Africa is weak and vulnerable — but not powerless

"The problems we face in the world today are global in nature and so are their impacts," writes the author. (Mahmud Turkia/AFP/Getty Images)

"The problems we face in the world today are global in nature and so are their impacts," writes the author. (Mahmud Turkia/AFP/Getty Images)

I am concerned with the evolving global trend which threatens to reverse much of the gains made in multilateralism that we have enjoyed in the past several decades. It also affects the way nations relate to one each other. I see the dangers of unilateralism and narrow minded nationalism taking centre stage in international relations, which will be bad for the world.
It will put Africa in a very precarious situation. Certainly, Africa’s agency is needed to confront this evolving enigma, much as the consequences of the evolving order will affect the whole world, but African nations will be affected the most. This is because of our low levels of development. We are weak, vulnerable and less resistant. We don’t have the military, technological and economic muscles to match those of the powerful nations of the world. It is imperative for our countries to get our political act together, analyse global choices and decisions that are made by the mighty with no regard to the interests and concerns of our countries.

The problems we face in the world today are global in nature and so are their impacts. This seemingly new order is both treacherous and unsustainable. I strongly believe that only by coming together as humanity, rich and poor, big and small, developed and developing, east and west and north and south, that we can marshall the requisite strength to confront and surmount the problems and challenges we face, and build the required resilience to endure them.

This world is full of good examples of how and when we came together. We were able to overcome challenges which seem insurmountable. We faced and overcame overcame global terroism, piracy, and several others that way. I believe by using similar methods we can overcome the problems of poverty, climate change, migration and several others which lok intractable at the moment.

Africa should and must exercise agency in international relations. We cannot resign to our fate, nor can we stand by and watch problems that concern us not being resolved, or our rights being trampled upon by the powerful nations. We may be weak technologically, economically, and militarily, but we are not helpless, nor are we hopeless. Africa should stop being despondent, and get actively involved in finding solutions to the challenges facing the continent and the world.

The question is how to do that given the fact that the global political and economic trading and financial architecture puts Africa at a disadvantage. The current configuration is not fair and it is not just. So far our efforts for reforms of international institutions for global political and economic governance are yet to bear the desired results.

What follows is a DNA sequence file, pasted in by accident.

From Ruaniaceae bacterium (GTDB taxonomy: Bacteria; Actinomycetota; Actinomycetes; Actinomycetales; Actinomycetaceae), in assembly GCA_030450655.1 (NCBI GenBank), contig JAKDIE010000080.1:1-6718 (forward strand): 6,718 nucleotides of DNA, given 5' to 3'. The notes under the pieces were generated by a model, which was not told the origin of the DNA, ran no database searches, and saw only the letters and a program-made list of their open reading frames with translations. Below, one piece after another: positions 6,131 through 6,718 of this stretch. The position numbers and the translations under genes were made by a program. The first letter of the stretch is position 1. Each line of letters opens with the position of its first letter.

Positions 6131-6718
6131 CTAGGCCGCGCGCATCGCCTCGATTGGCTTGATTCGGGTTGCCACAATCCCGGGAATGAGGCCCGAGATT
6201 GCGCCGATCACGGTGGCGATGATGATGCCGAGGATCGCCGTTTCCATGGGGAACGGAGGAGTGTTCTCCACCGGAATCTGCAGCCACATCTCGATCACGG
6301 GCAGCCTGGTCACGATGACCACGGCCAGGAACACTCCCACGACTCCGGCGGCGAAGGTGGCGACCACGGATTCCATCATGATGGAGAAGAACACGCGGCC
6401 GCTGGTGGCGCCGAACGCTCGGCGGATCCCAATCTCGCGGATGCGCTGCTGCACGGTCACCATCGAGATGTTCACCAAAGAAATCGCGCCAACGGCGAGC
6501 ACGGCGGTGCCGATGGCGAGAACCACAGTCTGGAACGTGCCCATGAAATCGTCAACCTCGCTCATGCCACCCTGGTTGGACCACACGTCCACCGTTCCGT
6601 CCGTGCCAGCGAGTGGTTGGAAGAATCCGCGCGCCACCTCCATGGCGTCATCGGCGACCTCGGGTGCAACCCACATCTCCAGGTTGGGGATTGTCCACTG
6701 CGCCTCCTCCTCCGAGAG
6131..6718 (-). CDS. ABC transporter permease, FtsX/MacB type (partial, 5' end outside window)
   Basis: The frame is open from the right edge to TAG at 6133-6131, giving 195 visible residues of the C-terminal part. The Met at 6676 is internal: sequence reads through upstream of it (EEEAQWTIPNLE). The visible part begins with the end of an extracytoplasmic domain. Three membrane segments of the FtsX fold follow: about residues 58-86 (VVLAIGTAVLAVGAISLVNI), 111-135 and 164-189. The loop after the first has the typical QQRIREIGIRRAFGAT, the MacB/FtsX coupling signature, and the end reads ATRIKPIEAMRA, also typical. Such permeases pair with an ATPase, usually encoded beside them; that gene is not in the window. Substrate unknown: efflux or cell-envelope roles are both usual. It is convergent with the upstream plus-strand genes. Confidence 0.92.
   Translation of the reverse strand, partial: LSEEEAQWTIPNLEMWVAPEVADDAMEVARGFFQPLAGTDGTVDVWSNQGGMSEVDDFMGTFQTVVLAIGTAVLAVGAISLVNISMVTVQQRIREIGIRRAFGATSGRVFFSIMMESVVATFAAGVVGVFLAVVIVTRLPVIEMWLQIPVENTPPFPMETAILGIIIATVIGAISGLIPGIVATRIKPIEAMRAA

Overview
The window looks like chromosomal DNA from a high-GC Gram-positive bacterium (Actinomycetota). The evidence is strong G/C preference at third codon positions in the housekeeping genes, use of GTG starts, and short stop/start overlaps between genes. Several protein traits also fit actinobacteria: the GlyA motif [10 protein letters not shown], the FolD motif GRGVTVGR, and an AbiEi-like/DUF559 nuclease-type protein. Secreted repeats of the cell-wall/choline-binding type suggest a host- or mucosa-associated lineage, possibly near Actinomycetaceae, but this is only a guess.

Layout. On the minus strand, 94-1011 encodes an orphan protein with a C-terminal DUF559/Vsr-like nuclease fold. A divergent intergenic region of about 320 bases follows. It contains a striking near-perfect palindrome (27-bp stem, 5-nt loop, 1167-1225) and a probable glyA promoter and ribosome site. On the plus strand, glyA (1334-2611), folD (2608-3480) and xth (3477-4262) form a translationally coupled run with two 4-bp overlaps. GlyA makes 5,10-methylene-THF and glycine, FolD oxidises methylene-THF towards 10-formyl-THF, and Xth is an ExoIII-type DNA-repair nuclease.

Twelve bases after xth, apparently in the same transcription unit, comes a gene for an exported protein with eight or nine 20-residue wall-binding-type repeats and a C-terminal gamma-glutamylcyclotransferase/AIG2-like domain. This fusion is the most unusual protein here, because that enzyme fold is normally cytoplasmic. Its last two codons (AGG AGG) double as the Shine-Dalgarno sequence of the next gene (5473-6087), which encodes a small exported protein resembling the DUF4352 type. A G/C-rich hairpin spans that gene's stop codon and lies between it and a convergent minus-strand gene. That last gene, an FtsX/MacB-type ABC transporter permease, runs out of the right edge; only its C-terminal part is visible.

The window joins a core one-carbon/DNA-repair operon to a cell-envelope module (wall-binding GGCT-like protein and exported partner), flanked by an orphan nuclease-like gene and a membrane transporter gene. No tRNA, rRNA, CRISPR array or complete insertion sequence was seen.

I’m an optimist. I believe sometime, someday we will succeed. In the meantime what we should do is continue trying. We should never give up. We should embrace the spirit of the little rabbit who was found carrying a bow and arrow. When asked where he was going and what was he up to, he said he was going to kill an elephant. When asked what his chances of success were, his reply was: I will try, try and try again.

This should be the spirit of conducting African agency in international relations. We should never tire, nor ever give up. All that is required of us is unity of purpose, clarity of vision, and perseverance.

We have learned a great deal about Africa’s past and present engagements with external actors where the continent as asserted agency. There are ample examples of where Africa boldly and consistently made its position known on various issues of global concern, such as: the difficult and highly-polarised climate change negotiations; the common continental position at the talks to formulate the Sustainable Development Goals; the concerted effort to push for a multilateral international trading system that promotes and defends Africa’s interests; the recent coming into force of the African Continental Free Trade Area; and promoting reform of the United Nations system.

To conclude, let me state that Africa cannot afford to take a backseat in the various global issues that have a direct effect on its interest. Given the size of the members at its disposal, Africa’s collective agency is very important in any negotiations around the global stage. There Is ample testimony that the continent is actively engaging global actors to address problematic issues in a constructive way.

Furthermore, African actors should continue to contribute to global to promote, restore and sustain peace in the various- conflict-ridden areas within outside the continent. The preoccupation with peace and security should not be allowed to diminish Africa’s assertive agency in the various encounters with actors in other parts of the world.

Jakaya Kikwete was president of Tanzania from 2005-2015. This is an edited extract from his keynote address at a conference on ‘Africa’s Future in a Changing Global Order: Agency in International Relations’, organised by Chatham House in Addis Ababa on 10-11 July 2019.

Jakaya Kikwete

Jakaya Kikwete

Jakaya Kikwete was president of Tanzania from 2005-2015. This is an edited extract from his keynote address at a conference on ‘Africa’s Future in a Changing Global Order: Agency in International Relations’, organised by Chatham House in Addis Ababa on 10-11 July 2019. Read more from Jakaya Kikwete

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